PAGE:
On this day in 1781, American General Nathanael Greene receives two bags of specie (coin as opposed to paper currency) from Elizabeth Maxwell Steele at her tavern in Salisbury, North Carolina–an incident later memorialized in a painting by Alonzo Chappel.
General Greene spent the night of February 1 until midnight awaiting the remaining militia from the previous day’s encounter at Cowan’s Ford in Mecklenburg County, North Carolina. But the militia never arrived at the appointed meeting spot, David Carr’s house on the road to the town of Salisbury, and General Greene soon learned of Brigadier General William Davidson’s death at Cowan’s Ford the previous day. He also learned that British Lieutenant Colonel Banastre Tarleton’s Dragoons had launched a surprise attack on Davidson’s remaining forces gathered at Tarrant’s (or Torrence’s) Tavern six miles south of Carr’s, killing between 10 and 50 men. The battle-weary militia took significant casualties before alighting on horseback.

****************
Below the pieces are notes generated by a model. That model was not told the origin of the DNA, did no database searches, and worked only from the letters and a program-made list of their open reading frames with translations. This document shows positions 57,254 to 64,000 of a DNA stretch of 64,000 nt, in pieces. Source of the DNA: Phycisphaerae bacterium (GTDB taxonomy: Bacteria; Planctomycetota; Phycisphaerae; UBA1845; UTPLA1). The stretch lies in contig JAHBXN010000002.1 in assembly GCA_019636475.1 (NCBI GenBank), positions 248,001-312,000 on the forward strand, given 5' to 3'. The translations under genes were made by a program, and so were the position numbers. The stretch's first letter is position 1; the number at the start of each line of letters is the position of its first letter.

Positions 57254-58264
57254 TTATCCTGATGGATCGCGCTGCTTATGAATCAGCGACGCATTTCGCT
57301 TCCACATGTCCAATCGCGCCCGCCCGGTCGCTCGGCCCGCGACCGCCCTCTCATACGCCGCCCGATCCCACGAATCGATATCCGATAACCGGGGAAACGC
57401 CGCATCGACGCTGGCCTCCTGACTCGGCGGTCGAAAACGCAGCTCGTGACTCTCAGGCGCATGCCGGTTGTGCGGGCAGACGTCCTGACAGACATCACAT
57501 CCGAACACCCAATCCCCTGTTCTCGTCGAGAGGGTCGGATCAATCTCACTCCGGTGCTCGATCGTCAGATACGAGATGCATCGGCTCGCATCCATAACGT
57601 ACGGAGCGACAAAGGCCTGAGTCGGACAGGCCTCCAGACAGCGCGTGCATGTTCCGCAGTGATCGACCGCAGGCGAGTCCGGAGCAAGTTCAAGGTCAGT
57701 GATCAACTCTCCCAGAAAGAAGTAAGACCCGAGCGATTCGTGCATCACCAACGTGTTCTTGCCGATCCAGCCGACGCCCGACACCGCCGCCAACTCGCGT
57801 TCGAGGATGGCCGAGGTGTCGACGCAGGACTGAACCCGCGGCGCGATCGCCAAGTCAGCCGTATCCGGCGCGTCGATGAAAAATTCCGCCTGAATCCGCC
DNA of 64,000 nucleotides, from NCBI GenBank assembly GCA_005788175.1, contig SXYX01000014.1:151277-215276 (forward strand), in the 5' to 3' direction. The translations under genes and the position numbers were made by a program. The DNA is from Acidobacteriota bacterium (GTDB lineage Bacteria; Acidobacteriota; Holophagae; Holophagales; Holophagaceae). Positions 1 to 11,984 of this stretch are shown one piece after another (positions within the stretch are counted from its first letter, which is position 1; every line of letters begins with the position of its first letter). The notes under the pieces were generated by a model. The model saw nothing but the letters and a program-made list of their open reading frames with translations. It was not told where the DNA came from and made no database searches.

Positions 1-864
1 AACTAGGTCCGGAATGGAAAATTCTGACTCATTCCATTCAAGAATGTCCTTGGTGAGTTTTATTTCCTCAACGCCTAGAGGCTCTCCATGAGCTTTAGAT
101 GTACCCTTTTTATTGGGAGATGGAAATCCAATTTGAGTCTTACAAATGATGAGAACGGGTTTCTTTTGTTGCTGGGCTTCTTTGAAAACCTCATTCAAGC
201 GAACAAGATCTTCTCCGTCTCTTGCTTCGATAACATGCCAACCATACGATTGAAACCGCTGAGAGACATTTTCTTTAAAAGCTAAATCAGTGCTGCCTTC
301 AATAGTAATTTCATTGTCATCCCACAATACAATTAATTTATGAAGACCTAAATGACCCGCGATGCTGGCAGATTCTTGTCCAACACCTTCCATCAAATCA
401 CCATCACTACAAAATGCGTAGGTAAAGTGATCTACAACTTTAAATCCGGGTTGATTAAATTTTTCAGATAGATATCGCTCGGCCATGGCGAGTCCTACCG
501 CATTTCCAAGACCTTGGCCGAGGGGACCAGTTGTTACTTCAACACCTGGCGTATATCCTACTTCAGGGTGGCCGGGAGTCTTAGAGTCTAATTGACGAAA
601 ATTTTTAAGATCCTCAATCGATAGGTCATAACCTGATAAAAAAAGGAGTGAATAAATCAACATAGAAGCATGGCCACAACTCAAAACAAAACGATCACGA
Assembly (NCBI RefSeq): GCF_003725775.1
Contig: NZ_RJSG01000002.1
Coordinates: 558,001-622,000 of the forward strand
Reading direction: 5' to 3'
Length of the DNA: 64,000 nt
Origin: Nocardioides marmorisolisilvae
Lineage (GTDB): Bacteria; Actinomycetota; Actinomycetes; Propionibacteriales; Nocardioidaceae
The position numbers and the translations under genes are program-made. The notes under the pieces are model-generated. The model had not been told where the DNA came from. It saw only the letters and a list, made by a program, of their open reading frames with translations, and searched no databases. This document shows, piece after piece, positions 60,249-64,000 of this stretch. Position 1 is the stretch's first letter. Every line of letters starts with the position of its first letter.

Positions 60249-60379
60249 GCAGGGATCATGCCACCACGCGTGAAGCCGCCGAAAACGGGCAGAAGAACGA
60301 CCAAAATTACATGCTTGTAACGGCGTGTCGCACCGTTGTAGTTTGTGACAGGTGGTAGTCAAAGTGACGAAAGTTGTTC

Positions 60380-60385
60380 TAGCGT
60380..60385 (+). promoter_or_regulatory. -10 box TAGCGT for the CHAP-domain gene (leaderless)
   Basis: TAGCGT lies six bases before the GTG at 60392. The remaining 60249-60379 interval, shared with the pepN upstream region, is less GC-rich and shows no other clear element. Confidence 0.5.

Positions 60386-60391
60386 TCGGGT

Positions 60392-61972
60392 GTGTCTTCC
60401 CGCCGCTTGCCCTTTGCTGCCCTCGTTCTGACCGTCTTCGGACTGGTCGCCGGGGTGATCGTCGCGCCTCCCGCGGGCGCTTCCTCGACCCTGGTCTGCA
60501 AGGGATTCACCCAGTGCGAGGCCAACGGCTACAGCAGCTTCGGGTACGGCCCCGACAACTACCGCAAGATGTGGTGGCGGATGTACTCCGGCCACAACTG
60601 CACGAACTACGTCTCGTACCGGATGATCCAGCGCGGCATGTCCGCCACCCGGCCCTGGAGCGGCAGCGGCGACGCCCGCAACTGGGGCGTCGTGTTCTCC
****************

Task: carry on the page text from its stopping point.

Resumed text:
Greene rode overnight and arrived at Steele’s Tavern for breakfast on the morning of February 2. Once there, Greene told his physician, who was also at the tavern, that he was hungry and penniless. After overhearing their conversation, Mrs. Steele saw first to Greene’s hunger with breakfast and then gave him the much-needed money to supply both him and his army.
With his mood boosted, Greene inscribed the back of Mrs. Steele’s portrait of George III, O George, Hide thy face and mourn, before turning it to face the wall. The picture and inscription remain at the Thyatira Presbyterian Church Museum, in Salisbury, North Carolina.
Greene’s circumstances improved greatly while in Salisbury. First, he garnered Mrs. Steele’s aid. Second, he discovered a collection of more than 1,700 Continental arms stashed away for the militia. In writing Baron von Steuben the following day, Greene happily observed that the Patriot’s distribution of publick stores is enough to ruin a nation.